Would you hire a ghostwriter to write your wedding vows? How busy brides are now outsourcing the most personal part of their special day
By ANNABEL ELLIOTT
10 March 2014
For many married-couples-to-be writing their vows can be the most profoundly personal and emotionally charged part of the wedding planning process. It can also be the hardest task.
Noticing this opportunity to step in San Francisco-based writer duo, Alicia Ostarello and Angie Sommer, both 31, started Vow Muse in 2010, a company which writes vows, speeches and thank you notes for weddings, with prices starting at $250. We’re part of a very independent generation of people many of whom seek out the unique rather than traditional,’ the pair told MailOnline. ‘We are seeing couples tweak the wedding tradition in so many different and interesting ways; writing your own wedding vows is one of them,’ they added.
While some may question the merits of an entire ceremony written by a relative stranger to the couple many customers are all for it. Lauren Van Mullem, who used Vow Muse for her wedding, couldn’t have been happier with the service. ‘I’ll never forget our ceremony, or our vows,’ Mrs Van Mullem told TODAY.com, ‘We laughed, my bridesmaid cried so much I had to give her the tissue I’d stuffed down my bodice, and the feeling of love in that room was so powerful. I don’t think we could have gotten quite that effect with a traditional ceremony.’
Another client of Vow Muse, Lindsey Ascher, said that while she loved the vows the company had written for her, she wouldn’t be asking for help with her thank-you notes. ‘I would worry that a thank-you note service would just generate generic notes without any input from the bride and groom, and I don’t think that is proper,’ explained Mrs Ascher. ‘You want to give your guests a heartfelt “thank you” for the gift that they gave.’
Vow Muse is just one of the many like-minded companies to gain popularity in recent years. Websites including Perfectly Noted, Ghostwriter Central and Yours Thankfully all offer their services to couples who are struggling to find the right words for their big day.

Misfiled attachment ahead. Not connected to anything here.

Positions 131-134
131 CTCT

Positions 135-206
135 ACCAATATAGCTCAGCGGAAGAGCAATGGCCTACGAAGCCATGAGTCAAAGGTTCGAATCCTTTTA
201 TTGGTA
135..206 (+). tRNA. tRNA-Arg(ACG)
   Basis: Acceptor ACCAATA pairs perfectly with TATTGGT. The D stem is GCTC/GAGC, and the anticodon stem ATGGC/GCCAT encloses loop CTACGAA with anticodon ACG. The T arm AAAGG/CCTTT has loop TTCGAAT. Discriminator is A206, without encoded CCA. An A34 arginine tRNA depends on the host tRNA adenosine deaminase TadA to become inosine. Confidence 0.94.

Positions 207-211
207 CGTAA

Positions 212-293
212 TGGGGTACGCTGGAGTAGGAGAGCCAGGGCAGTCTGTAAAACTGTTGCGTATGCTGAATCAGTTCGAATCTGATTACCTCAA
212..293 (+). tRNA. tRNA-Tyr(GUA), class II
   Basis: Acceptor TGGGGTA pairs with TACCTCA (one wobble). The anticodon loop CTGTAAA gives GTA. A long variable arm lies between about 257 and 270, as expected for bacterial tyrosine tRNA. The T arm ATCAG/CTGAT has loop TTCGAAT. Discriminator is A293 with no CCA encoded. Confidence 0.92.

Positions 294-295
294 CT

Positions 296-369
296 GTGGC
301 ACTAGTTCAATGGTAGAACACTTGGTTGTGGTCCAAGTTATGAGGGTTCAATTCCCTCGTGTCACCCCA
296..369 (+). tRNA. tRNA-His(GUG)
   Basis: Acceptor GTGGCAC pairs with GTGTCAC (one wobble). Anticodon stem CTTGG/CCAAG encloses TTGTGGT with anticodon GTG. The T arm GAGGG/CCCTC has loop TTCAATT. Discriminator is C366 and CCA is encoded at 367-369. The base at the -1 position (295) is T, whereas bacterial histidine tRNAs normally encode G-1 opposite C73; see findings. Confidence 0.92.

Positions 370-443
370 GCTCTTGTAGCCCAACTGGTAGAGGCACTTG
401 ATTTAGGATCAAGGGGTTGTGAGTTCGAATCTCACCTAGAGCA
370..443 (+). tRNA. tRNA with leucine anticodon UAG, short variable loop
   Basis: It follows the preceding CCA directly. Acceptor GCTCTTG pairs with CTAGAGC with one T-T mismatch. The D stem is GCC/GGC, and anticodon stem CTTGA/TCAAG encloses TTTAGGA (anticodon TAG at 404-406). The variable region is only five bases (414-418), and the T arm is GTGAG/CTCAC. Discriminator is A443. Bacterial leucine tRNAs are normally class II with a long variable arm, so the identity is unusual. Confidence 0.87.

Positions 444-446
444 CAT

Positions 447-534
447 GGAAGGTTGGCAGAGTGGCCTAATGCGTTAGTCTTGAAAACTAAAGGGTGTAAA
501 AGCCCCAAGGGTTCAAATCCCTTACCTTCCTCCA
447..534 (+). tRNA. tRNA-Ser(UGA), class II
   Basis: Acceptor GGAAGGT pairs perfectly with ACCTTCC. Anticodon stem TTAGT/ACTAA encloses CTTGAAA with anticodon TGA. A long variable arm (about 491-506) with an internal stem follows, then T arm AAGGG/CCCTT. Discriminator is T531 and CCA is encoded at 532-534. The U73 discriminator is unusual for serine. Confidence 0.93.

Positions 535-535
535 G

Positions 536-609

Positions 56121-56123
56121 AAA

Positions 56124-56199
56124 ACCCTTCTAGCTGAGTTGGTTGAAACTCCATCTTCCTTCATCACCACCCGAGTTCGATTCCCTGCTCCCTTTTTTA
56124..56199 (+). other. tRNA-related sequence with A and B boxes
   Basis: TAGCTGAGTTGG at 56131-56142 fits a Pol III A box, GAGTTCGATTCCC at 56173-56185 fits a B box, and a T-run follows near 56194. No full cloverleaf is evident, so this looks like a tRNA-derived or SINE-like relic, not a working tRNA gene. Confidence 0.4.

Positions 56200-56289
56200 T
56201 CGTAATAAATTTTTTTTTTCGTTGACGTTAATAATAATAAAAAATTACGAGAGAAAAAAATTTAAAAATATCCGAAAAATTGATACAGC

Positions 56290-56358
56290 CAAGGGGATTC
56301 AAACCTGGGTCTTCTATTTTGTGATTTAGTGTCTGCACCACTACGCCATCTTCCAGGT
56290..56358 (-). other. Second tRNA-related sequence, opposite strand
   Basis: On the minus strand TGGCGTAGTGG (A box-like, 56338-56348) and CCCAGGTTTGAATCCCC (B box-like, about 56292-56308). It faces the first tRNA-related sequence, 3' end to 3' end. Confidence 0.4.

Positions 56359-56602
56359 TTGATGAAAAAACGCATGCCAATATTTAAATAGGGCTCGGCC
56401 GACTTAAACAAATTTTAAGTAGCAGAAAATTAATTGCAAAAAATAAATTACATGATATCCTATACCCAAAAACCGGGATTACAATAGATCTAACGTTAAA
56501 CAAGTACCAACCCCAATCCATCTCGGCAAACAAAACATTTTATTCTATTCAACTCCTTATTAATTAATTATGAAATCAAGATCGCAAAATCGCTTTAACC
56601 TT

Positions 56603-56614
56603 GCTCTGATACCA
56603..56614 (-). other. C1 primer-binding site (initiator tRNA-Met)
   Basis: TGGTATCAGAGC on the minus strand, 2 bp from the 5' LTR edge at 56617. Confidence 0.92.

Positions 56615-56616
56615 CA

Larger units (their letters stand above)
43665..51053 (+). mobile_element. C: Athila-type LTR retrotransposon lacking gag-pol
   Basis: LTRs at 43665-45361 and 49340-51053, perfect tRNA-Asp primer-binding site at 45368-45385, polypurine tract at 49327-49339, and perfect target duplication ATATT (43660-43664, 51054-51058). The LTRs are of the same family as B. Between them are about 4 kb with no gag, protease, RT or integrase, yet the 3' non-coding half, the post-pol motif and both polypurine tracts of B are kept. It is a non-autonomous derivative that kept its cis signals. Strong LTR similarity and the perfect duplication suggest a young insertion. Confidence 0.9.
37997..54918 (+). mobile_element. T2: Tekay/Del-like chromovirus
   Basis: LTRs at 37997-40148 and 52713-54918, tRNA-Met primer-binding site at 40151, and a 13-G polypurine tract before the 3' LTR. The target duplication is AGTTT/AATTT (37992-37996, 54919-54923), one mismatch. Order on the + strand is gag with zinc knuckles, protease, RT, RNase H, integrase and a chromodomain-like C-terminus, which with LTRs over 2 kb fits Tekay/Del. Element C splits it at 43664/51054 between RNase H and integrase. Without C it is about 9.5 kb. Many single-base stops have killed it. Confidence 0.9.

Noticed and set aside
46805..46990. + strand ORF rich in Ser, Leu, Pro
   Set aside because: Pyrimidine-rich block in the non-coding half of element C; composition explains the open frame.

Ms Rolfson started them out with a questionnaire on their relationship, helped them decide if they wanted a serious or a more humorous tone and worked with the couple to weave in certain quotes and sentiments that were special to them. “Everyone said our vows were great. They didn’t even know that we went through someone,” the bride said, adding that her husband told her: “It seemed like she knew what I wanted to say. I just couldn’t think of any reason why I would have someone else decide what I should say in that moment.”
Ms Rolfson said there has definitely been an increased demand for her services, starting at $100, in recent years but added that a lot of couples are unwilling to admit they have used the service, which can presumably make it difficult to gain important word-of-mouth referrals.
Opinions on the concept of wedding-ghostwriters are split. Lois Kellerman, author of Marriage From The Heart told The New York Times: “For vows to work properly they have to be carefully reviewed, discussed, pulled apart, put together again until an ‘aha’ moment arrives when the couple feels the rightness of what they’ll be saying together.”
One commenter agrees, posting: ” just couldn’t think of any reason why I would have someone else decide what I should say in that moment.” Another pointed out that for couples choosing to use the standard ‘For richer, for poorer, in sickness and in health, for better for worse’ vows: “They are already written for you anyway.”
For many the business of vows remains a personal, sacred affair. But with the increase of new wedding-ghostwriter services springing up around the U.S. it’s clear that a growing number of brides and grooms are now happy to outsource their I Dos.
(c) Associated Newspapers 2014